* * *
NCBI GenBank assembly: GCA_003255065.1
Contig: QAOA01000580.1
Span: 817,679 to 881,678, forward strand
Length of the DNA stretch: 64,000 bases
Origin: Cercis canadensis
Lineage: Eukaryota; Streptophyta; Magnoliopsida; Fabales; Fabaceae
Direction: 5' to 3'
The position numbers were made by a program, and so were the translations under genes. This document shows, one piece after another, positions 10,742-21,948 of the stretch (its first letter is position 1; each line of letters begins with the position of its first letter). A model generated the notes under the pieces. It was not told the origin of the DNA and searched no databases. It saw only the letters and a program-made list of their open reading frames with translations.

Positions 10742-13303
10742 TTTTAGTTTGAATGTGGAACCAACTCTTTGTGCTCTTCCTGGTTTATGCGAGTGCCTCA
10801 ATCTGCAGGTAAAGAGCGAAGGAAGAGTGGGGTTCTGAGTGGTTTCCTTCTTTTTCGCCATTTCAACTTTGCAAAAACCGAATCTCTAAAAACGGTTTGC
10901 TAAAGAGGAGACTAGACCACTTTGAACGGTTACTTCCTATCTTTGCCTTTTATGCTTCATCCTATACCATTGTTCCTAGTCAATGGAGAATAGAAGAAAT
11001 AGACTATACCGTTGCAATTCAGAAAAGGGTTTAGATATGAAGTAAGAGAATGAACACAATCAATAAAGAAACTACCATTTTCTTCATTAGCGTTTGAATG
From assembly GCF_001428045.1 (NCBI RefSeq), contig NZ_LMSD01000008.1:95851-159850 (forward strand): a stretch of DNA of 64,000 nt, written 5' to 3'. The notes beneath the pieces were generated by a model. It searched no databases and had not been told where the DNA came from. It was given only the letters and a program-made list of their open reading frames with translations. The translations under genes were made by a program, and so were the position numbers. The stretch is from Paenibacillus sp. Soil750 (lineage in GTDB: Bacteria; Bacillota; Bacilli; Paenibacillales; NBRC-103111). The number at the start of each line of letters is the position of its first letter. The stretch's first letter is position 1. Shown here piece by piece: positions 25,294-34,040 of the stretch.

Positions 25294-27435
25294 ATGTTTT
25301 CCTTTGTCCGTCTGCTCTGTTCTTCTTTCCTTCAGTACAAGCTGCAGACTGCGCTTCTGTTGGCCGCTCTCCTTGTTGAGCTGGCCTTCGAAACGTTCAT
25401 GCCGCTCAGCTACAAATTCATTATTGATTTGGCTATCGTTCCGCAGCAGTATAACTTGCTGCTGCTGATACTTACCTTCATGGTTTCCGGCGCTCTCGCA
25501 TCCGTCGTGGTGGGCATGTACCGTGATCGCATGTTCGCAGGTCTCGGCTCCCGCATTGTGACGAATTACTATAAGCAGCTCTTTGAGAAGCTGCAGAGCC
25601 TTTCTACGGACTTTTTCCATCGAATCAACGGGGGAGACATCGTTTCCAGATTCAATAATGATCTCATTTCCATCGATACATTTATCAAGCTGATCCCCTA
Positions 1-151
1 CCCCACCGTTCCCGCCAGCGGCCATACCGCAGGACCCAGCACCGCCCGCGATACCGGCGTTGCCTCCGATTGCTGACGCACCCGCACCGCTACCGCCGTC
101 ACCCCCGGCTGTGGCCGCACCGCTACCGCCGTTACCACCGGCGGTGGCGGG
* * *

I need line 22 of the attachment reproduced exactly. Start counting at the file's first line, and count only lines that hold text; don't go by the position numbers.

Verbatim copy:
1 CCCCACCGTTCCCGCCAGCGGCCATACCGCAGGACCCAGCACCGCCCGCGATACCGGCGTTGCCTCCGATTGCTGACGCACCCGCACCGCTACCGCCGTC